Davin Phoenix, UC Irvine
As we mark Juneteenth, UC Irvine political science associate professor Davin Phoenix’s reflections on the link between Black commemoration and pride and his important research on political engagement illuminate how our links to larger struggles for justice build collective resilience and motivate the march toward justice.
“It’s been a year since Juneteenth became a federal holiday in the United States. This official designation was part of the wave of gestures taken by political and private institutions in response to searing calls for racial justice spurred on by the May 2020 murder of George Floyd by Minneapolis police. A commemoration of the date of June 19, 1865, when enslaved Black people in Galveston, Texas received word at long last of their freedom — about two months after the Confederacy surrendered, and more than two years after the Emancipation Proclamation was signed into law — Juneteenth has been marked with reverence and celebration by Black American communities long before its recent attainment of national recognition.
Juneteenth holds a unique place in the African American mythos because of its apt representation of the Black experience in the United States. The date is both a historical testament to the resilience of Black people and a sobering reminder of the exhaustive toll of justice delayed and justice denied. It is a celebration of the culmination of centuries’ worth of efforts by Black people working independently and in collaboration toward a vision of abolition and freedom. And it is a sobering reminder of the equity that remains elusive to Black people in sociopolitical, legal, economic, and health spheres. Whether coming together to mark the occasion in social settings like cookouts, or reflecting in a more subdued manner, Black people have for years carved out space for themselves to remember and contemplate on the significance of those Black people on the southeast coast of Texas who, upon word from the Union soldiers, laid down their literal and figurative chains and stepped into a new and daunting reality as free Black women and men in America.
While today Juneteenth receives much wider acknowledgment among the general public, it is important to not lose sight of the significance of the distinct forms of commemoration that Black people have conferred upon this day, long before Congress made it an official holiday, long before corporations issued public statements acknowledging it, long before the widespread attempts to commercialize it. Juneteenth offers Black Americans a distinct occasion to acknowledge the linkages that connect their past to their present, while offering signposts for their future direction.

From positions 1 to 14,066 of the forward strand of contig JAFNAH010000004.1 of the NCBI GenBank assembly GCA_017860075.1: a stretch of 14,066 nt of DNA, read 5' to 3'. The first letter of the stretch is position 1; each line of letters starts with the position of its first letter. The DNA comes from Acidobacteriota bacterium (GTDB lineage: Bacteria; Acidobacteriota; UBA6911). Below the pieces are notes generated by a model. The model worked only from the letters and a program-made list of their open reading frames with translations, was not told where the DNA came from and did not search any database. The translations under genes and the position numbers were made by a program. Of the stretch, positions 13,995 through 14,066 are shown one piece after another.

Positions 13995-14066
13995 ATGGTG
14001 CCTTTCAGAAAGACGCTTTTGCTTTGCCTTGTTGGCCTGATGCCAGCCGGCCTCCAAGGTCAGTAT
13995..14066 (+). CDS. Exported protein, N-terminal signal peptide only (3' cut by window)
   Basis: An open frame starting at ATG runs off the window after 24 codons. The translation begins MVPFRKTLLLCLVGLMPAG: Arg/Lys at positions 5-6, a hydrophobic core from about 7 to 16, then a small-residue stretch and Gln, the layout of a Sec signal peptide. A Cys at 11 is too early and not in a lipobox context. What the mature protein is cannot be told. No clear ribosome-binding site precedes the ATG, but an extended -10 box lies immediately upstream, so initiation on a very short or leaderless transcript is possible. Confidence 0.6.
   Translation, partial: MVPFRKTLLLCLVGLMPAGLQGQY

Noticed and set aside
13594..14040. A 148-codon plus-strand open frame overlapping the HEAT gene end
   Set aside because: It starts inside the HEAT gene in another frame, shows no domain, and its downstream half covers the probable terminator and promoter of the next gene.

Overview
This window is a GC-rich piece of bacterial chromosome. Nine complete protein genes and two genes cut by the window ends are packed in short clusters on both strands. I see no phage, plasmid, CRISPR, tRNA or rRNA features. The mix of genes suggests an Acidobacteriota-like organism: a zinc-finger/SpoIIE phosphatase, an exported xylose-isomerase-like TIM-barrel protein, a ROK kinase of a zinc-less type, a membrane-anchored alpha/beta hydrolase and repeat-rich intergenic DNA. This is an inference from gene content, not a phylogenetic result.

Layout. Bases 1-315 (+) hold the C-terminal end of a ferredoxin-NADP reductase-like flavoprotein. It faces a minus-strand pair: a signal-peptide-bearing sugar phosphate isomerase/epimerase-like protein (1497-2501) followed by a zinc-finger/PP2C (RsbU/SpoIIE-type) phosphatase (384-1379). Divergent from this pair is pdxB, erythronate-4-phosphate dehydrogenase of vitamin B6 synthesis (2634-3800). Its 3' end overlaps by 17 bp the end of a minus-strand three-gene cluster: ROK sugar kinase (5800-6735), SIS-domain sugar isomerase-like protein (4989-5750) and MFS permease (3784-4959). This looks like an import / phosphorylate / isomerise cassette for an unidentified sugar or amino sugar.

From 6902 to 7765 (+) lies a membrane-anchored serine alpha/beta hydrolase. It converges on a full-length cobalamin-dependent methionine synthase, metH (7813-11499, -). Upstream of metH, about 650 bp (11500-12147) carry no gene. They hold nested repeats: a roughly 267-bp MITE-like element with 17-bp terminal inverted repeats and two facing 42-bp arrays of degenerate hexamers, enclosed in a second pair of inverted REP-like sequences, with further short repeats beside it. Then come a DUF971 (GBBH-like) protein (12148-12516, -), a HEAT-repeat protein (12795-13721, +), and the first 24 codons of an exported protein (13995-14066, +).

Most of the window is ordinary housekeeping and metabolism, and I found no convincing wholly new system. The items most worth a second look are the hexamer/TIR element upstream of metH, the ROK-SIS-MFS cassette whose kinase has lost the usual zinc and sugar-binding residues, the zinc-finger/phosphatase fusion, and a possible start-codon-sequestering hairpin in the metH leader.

In past work, collaborators and I have examined the implications for Black people’s sense of self when they reflect on how the contemporary struggles for justice in the criminal system, full protection of voting rights, equitable opportunities in the job and housing markets, and adequate access to health care resonate with past struggles for the end of racial oppression and full attainment of the social, legal, and political rights of citizenship. We find that Black people who can view their lived experiences as linked to the larger collective Black struggle for equity feel a greater sense of resolve as they navigate the microaggressions and marginalization they face as Black Americans. Thus, when African Americans engage in ritualistic reflections of Juneteenth, they can derive an edifying sense of strength from the experiences of their forebearers.
Beyond increasing Black people’s resilience, such reflections occasioned by Juneteenth can engender a sense of pride, which I find to be uniquely mobilizing for this group. In my book examining the relationship between emotions and political behavior across race, I find that African Americans who express greater senses of pride during an election season are notably more active in a variety of political actions, ranging from volunteering for political campaigns, to contacting elected officials, to participating in protests. This strong linkage between pride and political action sets African Americans apart from White Americans, for whom expressions of pride do not motivate increased political activity. An ongoing project sheds light on why pride propels Black people’s political engagement. African Americans who feel greater pride also express a stronger sense of racial efficacy; that is, they feel more confident that Black people can receive sufficient responsiveness from government to their collective demands. This racial efficacy, in turn, is strongly and positively related to political participation by Black people. For African Americans there is a distinct pathway from pride to empowerment to political participation.
So, while people across the campus community make their acknowledgments of Juneteenth, let us not take for granted the special significance of Black Americans’ commemoration of the milestone, be it in the presence or absence of recognition by the broader public. Because that commemoration can imbue Black people with a rejuvenated mettle and an action-animating pride that undergirds the continuing struggle to hold the nation to account to forge a more perfect union.”
Davin Phoenix is an associate professor of political science at UC Irvine, Inclusive Excellence Term Chair Professor, and author of The Anger Gap: How Race Shapes Emotion in Politics. He earned a Ph.D. in public policy and political science at the University of Michigan and was hired as an assistant professor in political science at UC Irvine in 2014.